The musical alias of San Francisco singer/songwriter Josef McManus, this is his fourth album, one exploring love, loss and redemption. Bizarrely echoing Hot Chocolate's 'You Sexy Thing' in its melody line, the title track affords a strong opening with a walking beat rhythm, a slight Dylanish drawl to the vocal and a simple but catchy chorus.
Pedal steel appears on the simple strum of 'Hold On, but the song doesn't really develop much on the initial impression, so it's up to the scurrying, harmonica brushed 'Hell and the Blues' to recapture interest, something it does with effortless ease. The traintime rhythm recalls the staple template of Johnny Cash and, wouldn't you know, he and wife June are the subject of the telecaster motored 'Walk The Line (For You), dropping in a reference to 'Ring of Fire in a song about the choices needed to be made and the demons to be confronted to sustain a relationship.
Things remain uptempo on the legslapping banjo and brushed snares romp of 'Out On The Waters' and the bass throbbing 'Tip Top Bob's' with its more punky indie rock propulsion, but it's the slower material that burns brighter on the likes of the dobro-flecked regret of 'Through Is Through' and the the denser keyboard and guitar arrangement of 'Wake Up'.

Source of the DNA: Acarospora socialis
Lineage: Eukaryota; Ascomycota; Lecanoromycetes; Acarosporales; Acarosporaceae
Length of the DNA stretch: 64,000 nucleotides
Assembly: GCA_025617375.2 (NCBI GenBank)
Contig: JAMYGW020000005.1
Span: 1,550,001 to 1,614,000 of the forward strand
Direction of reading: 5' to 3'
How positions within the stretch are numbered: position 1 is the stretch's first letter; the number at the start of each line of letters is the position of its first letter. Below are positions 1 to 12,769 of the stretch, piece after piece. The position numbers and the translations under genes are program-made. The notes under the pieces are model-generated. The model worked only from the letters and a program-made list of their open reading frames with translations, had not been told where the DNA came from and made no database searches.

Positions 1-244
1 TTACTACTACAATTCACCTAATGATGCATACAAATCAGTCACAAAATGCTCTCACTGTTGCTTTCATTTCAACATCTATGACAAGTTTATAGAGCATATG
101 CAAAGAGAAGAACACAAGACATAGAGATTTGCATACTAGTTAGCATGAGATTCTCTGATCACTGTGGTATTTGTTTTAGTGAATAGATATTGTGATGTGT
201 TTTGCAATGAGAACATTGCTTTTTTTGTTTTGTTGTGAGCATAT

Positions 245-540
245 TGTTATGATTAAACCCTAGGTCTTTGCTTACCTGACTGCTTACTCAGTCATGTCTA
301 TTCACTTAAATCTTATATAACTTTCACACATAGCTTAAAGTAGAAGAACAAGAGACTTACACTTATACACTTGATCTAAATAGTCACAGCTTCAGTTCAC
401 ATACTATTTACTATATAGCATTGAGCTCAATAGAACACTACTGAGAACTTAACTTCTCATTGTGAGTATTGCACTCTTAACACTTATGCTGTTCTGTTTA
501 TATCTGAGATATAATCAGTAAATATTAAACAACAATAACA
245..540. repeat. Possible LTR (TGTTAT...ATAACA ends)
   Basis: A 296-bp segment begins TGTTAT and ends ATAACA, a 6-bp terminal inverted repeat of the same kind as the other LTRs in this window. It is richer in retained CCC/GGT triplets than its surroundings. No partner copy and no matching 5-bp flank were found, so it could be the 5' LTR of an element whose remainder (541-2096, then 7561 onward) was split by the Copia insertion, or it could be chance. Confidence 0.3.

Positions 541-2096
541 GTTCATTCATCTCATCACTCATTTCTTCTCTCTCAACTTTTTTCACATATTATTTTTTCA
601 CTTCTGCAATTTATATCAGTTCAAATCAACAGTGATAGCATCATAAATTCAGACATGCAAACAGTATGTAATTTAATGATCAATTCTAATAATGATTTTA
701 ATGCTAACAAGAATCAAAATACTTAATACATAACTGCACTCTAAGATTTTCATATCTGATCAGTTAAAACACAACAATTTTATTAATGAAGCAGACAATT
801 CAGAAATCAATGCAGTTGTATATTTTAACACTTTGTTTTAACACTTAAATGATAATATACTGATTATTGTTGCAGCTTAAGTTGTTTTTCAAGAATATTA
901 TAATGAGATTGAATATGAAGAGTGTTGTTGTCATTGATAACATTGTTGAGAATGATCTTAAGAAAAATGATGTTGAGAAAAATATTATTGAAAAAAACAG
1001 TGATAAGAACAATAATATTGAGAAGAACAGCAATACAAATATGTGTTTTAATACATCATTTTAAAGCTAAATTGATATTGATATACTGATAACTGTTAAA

It ends with a twang on 'Working Class Heroes', another echo of Dylan and a dash of Bruce in a celebration of working men and women coming together to resist oppression and fight or their rights and "stand up for truth, love and dignity". A somewhat varied collection in terms of song quality perhaps, but there's enough strength here to warrant your interest.
|Chris Elliott and Caitlin Jones: Carry Me Home||Matthews Southern Comfort: The New Mine|
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